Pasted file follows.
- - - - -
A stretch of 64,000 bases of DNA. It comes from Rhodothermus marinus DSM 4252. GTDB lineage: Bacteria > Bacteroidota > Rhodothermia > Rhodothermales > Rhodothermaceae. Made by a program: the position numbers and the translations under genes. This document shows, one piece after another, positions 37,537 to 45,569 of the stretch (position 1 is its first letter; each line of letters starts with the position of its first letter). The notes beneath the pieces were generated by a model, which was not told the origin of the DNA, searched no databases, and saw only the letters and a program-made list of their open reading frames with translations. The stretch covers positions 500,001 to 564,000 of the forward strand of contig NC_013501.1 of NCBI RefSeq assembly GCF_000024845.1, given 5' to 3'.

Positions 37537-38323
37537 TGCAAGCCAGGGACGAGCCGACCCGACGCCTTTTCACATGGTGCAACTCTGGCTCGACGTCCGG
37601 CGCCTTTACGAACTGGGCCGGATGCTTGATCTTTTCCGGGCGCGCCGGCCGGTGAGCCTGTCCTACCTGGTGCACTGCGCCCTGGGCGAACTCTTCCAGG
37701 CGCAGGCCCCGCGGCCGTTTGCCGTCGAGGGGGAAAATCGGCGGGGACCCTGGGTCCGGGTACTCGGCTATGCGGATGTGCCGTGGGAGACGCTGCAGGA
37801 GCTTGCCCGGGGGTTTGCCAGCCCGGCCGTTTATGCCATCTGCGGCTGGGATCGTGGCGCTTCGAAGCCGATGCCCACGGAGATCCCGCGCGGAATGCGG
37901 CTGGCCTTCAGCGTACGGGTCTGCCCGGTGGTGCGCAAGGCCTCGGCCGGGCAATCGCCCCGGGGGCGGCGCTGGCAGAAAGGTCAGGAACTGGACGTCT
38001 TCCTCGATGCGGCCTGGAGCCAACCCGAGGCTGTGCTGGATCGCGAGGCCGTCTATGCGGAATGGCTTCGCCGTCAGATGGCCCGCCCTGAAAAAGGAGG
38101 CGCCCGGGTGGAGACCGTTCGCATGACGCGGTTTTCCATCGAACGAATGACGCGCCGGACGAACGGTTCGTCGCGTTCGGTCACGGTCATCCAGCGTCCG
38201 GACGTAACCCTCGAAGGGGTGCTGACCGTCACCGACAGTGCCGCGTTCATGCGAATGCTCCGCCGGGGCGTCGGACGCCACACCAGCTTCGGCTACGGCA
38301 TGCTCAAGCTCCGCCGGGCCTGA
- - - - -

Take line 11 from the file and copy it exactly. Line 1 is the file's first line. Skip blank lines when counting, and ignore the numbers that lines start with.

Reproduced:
38301 TGCTCAAGCTCCGCCGGGCCTGA